Bester Bube

Bester Bube
Skat cards-Jacks of Diamonds and Hearts.jpg
J and J as Best Bower and Under Bower
TypePlain-trick game
FamilyRams group
DeckPiquet pack
Card rank (highest first)A K Q J 10 9 8 7
Related games
Euchre, Juckerspiel, Lanterloo, Reunion
Features: 2 Jacks as top trumps; 5-card hands

Bester Bube, Bester Bauer, Bester Buur, Beste Boeren (Holland), Fiefkarten (Holstein) or Lenter (East Frisia) is an historical German card game for 3–6 players played with a Piquet pack. It is one of the Rams group of card games characterised by allowing players to drop out of the current game if they think they will be unable to win any tricks or a minimum number of tricks.[1]


The game is recorded in the 18th and 19th centuries in German and Dutch game anthologies and dictionaries, appearing as early as 1781 in a Low German dictionary where it is equated with Lenter-Spiel.[2] In 1802 it is mentioned as a "people's card game" in a Holstein dialect dictionary, both as "Lenter" and "Besten Buur", and buuren is described as "playing the card game of besten Bauren [sic], in which the Spadenbuur or Pique Bauer ("Jack of Spades", also figuratively a foolish person) is the highest card which beats all the others."[3][4] It is also recorded in 1808 in Das neue königliche l'Hombre as "Bester Bube"[5] and Von Alvensleben includes it in his 1853 Encyclopädie der Spiele.[6] It is still current in the 1905 edition of Meyer's Großes Konversations-Lexikon, but by 1950 it appears to have dropped out of favour, being then described by Culbertson and Hoyle as "an obsolete card game similar to Loo".[7] The games scholar David Parlett includes it in his 2008 Book of Card Games, but agrees that it is "defunct".[8]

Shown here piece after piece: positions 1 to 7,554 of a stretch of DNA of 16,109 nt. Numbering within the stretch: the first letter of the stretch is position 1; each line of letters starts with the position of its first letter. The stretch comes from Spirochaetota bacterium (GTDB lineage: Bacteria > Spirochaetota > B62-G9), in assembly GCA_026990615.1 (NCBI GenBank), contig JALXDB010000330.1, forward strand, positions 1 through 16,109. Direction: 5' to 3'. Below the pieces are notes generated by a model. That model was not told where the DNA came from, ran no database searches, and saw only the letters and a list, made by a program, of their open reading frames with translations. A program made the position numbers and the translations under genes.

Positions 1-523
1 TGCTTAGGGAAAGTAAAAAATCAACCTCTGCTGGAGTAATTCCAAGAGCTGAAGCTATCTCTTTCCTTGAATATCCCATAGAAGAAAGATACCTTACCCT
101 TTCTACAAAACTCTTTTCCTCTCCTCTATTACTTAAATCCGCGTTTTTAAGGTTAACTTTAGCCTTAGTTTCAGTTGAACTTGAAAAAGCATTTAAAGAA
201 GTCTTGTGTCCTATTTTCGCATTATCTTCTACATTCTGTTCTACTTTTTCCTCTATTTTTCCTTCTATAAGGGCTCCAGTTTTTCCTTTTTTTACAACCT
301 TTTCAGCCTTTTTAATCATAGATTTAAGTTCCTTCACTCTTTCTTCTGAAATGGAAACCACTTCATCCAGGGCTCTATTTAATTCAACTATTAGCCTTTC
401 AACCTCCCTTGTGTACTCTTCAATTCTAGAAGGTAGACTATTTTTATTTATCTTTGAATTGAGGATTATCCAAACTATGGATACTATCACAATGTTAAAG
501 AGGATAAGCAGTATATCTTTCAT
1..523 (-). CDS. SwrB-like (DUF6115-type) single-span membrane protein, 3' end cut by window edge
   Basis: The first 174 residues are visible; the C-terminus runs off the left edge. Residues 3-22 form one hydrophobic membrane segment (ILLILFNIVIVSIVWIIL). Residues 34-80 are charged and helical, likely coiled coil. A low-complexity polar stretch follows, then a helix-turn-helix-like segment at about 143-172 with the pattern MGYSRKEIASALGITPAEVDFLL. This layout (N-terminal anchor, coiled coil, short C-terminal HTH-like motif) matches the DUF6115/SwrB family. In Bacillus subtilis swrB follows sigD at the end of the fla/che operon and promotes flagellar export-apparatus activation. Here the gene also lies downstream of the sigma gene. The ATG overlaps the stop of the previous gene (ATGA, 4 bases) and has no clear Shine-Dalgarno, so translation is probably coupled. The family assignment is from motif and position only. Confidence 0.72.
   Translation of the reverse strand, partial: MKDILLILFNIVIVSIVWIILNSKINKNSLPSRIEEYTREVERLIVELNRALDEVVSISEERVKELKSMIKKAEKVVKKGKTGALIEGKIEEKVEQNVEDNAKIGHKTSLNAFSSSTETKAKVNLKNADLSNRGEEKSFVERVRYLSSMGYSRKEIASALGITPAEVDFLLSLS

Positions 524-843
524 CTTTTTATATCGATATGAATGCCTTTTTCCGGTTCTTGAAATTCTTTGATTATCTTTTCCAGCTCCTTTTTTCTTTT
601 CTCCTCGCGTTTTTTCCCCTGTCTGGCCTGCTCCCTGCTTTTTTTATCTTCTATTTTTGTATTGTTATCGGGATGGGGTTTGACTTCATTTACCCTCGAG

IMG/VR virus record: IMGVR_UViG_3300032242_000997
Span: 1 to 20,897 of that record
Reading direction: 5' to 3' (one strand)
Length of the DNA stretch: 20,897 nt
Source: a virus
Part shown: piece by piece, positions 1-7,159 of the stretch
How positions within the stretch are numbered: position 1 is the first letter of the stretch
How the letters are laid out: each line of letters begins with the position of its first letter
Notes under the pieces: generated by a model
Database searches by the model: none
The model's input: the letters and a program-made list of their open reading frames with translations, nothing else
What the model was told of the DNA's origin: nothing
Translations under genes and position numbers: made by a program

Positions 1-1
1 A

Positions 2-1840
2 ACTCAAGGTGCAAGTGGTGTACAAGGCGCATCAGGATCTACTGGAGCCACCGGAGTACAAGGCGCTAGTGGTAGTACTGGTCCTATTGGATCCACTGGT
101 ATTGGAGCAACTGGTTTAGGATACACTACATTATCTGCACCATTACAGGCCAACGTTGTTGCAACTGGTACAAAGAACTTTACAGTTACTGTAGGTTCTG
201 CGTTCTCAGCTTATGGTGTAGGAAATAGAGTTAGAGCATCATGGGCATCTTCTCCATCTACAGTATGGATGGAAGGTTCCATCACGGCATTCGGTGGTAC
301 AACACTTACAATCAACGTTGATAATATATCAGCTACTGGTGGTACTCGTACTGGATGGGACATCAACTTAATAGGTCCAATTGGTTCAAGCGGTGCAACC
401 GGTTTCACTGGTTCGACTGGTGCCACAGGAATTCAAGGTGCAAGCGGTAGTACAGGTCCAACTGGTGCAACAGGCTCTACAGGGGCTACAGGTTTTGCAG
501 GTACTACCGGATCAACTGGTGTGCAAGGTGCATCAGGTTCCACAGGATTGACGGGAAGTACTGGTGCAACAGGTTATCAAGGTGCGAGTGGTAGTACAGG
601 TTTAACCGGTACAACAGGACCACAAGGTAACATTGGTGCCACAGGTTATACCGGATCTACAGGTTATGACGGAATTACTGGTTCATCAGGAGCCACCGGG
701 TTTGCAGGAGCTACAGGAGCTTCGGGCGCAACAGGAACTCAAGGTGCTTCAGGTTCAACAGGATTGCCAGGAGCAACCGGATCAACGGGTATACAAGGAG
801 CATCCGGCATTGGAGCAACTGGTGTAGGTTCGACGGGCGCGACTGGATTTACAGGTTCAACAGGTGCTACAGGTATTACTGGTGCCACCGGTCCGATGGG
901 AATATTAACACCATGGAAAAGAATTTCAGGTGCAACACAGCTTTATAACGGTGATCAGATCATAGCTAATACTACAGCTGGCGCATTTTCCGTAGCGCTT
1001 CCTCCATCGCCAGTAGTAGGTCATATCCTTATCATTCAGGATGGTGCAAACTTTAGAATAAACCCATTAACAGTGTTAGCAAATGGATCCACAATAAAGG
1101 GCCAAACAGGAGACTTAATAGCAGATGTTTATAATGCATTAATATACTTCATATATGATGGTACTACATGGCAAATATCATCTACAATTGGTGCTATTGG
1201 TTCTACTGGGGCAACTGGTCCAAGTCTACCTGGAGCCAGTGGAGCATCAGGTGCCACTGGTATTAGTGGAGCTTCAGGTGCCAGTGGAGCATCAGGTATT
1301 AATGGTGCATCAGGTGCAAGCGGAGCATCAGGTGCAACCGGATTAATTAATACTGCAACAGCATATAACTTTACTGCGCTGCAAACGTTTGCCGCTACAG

It appears to be a regional game: Parlett suggests it was played in the south and west of Germany, but it is also recorded in north Germany, for example in the area of Celle in Lower Saxony and[9] in Hamburg,[10] where it also appears to have been known as Bester Buern or Bester Buur.[2][11] Its rules are first recorded in Das neue königliche l'Hombre in 1808[5] and then appear in a book of the most common Dutch card games in 1821.[12] The game was known in the East Frisian dialect as Lenter, which also referred to the possession of five trumps in the game or to the five top trumps. Lenter was equated to the English Lanterloo or Lanteraloo and the Dutch Lanterlu or Lanturlu,[13] and Holsteinisches Idiotikon of 1800 also states that the Bower of Spades was the highest trump, indicating that in the earliest rules there was just one fixed top trump card, unlike the later rules which introduce 2 variable ones and more complex rules. In Holstein, the game was also called Fiefkaart or Fiefander.[14]

Bester Bube may be related to Juckerspiel and hence Euchre; the last was described by Parlett as "characterised by the promotion of two Jacks to topmost position as Right and Left Bowers, a feature variously represented or paralleled in late 18th-early 19th century west German games such as Réunion, Bester Bube and Kontraspiel."[15]

Bester Bube (pronounced "Boober") means "Best Jack" or "Best Bower" (the original names Bester Buur or Bester Bauer meant "best farmer") and is named after its highest card, originally the Jack of Spades,[3] but later the trump Jack.[6][8] The second highest trump is the jack of the same suit colour, the Unterbube[16] ("Under Bower" or "Under Jack") or Nebenbube ("Side Bower" or "Side Jack").[6]

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